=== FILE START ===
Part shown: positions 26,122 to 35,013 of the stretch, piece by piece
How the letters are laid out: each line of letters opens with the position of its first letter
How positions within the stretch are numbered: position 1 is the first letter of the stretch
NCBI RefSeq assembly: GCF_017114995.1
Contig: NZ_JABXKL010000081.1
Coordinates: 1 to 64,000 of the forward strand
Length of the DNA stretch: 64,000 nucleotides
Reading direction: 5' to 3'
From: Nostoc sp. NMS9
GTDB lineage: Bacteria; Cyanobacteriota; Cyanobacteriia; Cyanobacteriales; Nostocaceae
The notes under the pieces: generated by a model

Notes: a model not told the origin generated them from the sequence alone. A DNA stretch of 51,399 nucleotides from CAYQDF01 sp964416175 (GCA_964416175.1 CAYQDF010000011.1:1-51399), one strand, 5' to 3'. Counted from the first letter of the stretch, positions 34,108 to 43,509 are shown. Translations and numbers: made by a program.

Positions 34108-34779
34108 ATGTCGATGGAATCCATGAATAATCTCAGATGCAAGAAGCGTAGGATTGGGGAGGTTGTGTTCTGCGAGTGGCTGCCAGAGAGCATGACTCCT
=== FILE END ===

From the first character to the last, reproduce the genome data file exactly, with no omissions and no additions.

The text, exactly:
Part shown: positions 26,122 to 35,013 of the stretch, piece by piece
How the letters are laid out: each line of letters opens with the position of its first letter
How positions within the stretch are numbered: position 1 is the first letter of the stretch
NCBI RefSeq assembly: GCF_017114995.1
Contig: NZ_JABXKL010000081.1
Coordinates: 1 to 64,000 of the forward strand
Length of the DNA stretch: 64,000 nucleotides
Reading direction: 5' to 3'
From: Nostoc sp. NMS9
GTDB lineage: Bacteria; Cyanobacteriota; Cyanobacteriia; Cyanobacteriales; Nostocaceae
The notes under the pieces: generated by a model

Notes: a model not told the origin generated them from the sequence alone. A DNA stretch of 51,399 nucleotides from CAYQDF01 sp964416175 (GCA_964416175.1 CAYQDF010000011.1:1-51399), one strand, 5' to 3'. Counted from the first letter of the stretch, positions 34,108 to 43,509 are shown. Translations and numbers: made by a program.

Positions 34108-34779
34108 ATGTCGATGGAATCCATGAATAATCTCAGATGCAAGAAGCGTAGGATTGGGGAGGTTGTGTTCTGCGAGTGGCTGCCAGAGAGCATGACTCCT